It seems appropriate to end with something I saw posted on Facebook the same day I wrote the blog about not having it figured out and not being afraid to admit it.  Despite the positive feedback, I was still questioning God about why parenting sometimes has to be so hard.

One of my friends reposted something from an author/speaker, Israel Wayne.  And it was this:  “I have made a commitment.  If my adult children reject God, it will be a God they know, not a God they don’t really know.” 

© 2014, Stephanie Romero




I Don’t Have It Figured Out, and I’m Not Afraid to Admit It

p_confused_mI’ve been weighing the idea of walking away from this blog…closing up shop…enjoying it while it’s lasted…posting a final farewell message or just stopping writing and giving no explanation why.  The reason?  Sometimes I don’t want to put myself out there.  I want to write about fluffy stuff—fun things—the bliss of motherhood and how it’s something I’ve enjoyed every single minute of my life.

Because you see, I read these types of messages in other people’s blogs.  And yet…when I think about how I feel after reading them, I have to face the truth.  I don’t walk away feeling better about myself as a mom.  I don’t even feel encouraged or inspired.  Instead, I wonder…what am I doing wrong?

It’s the same feeling I sometimes get when I’m on Facebook and I read about the accolades of other people’s kids—straight A students who still manage to excel in sports and participate in every ministry at church.  Or when I’m on Pinterest and I see all these homey ideas that make me wonder if I have a creative bone in my body.

And I find myself asking these questions…why does it seem so easy for her???  Why are her kids so in love with Jesus, when sometimes I don’t know if my kids even like Him???  Why are her kids involved in every kid/youth event that happens at church when I have to sometimes drag my kids to church???

It’s not that my kids are bad—and it’s not even that they don’t have a relationship with the Lord (even if it is more like an acquaintance).  In fact, I know they’re believers.  But I just don’t see what I guess I see in other people’s kids.  Instead of my children going to the altar in youth group and lifting up hands in worship to Him, they’re sitting in the back row (and I can imagine one of them in particular has her arms folded, looking bored—the other probably doesn’t hear anything because he’s got earbuds jammed into his ears).  I don’t see their noses in the Bible.  I don’t hear them talking about how God has answered prayer.  I don’t see demonstrative acts of serving Him.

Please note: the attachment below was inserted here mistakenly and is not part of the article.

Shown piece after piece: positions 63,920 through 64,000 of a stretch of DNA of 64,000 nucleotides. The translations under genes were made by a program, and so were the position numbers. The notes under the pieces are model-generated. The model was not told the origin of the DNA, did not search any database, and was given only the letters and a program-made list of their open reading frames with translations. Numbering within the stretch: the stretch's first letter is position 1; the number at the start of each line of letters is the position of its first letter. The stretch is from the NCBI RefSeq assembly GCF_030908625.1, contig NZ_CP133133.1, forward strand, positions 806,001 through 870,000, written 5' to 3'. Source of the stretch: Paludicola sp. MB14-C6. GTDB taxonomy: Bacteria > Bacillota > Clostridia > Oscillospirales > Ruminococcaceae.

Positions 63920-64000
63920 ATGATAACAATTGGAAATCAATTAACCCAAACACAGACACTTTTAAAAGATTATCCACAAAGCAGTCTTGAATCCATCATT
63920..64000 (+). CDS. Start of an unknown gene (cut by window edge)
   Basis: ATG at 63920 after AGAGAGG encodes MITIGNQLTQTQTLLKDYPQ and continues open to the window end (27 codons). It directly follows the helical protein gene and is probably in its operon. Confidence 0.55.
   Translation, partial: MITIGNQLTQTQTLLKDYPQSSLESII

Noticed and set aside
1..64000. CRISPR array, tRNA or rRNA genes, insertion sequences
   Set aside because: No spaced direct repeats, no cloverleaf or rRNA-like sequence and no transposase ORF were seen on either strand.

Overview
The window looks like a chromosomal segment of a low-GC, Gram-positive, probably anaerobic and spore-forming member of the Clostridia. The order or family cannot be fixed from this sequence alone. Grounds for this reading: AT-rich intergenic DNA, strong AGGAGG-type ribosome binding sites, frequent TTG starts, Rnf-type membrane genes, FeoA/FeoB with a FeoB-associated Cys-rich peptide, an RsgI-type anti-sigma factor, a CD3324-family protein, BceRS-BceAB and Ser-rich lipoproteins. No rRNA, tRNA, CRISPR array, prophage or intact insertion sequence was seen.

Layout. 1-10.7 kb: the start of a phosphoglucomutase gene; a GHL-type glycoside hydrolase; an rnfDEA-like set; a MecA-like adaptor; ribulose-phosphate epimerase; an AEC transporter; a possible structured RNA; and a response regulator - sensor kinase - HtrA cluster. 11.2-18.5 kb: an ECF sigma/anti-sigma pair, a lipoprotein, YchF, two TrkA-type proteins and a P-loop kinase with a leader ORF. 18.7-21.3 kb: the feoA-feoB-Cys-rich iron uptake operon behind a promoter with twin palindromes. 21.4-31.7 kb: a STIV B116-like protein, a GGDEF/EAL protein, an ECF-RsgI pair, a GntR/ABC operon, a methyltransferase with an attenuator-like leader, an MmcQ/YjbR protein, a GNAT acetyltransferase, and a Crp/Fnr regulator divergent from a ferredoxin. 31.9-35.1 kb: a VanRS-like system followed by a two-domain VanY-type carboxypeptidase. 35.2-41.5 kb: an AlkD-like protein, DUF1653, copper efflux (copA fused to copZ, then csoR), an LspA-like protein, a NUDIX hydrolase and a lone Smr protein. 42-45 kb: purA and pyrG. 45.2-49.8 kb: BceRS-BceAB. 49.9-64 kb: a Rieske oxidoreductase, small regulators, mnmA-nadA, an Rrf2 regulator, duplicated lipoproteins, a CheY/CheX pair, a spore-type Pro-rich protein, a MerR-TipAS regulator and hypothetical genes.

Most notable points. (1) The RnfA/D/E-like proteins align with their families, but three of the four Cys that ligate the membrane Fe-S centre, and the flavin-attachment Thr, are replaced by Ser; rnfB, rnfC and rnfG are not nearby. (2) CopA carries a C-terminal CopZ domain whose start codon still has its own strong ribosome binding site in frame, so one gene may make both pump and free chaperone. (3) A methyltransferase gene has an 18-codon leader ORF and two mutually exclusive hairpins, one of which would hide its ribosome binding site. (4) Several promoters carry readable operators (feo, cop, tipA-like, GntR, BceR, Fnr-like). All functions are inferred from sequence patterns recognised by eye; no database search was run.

But see, I don’t think the problem is what I’m not seeing on the outside.  It’s that I’m focused on the wrong thing.  And frankly, it’s that revelation keeping me hanging on (just barely) to this blog.

Because while I don’t observe some of the things that parents see in their children, I do have my own victories as a mom.  I know that their relationship with the Lord (whatever degree of closeness it may be), keeps them from doing things other teens might do.  Committed to morals and standards that I certainly never gave a thought to when I was a teenager.  They make good choices, in the face of temptation.  It’s something I’ve seen happen time and time again.  And I hear the maturity of their spiritual walk when they discuss certain topics.

I think sometimes my kids feel that other adults view them negatively because they aren’t doing the outward Christian acts.  But honestly, it doesn’t matter what we do on the outside—it’s what’s on the inside that matters most.  It’s the heart that God cares about and needs to work on before what happens on the outside becomes real and tangible.

So in the end, I’m staying.  I’m willing (with heels digging in) to continue toward the path of keeping it real.  I’m just a prayer-committed mom who’s doing her best to raise her children in a fallen world.  A mom who is learning about Jesus just as much as her kids…who doesn’t have it all figured out.  And who isn’t afraid to admit it.

© 2014, Stephanie Romero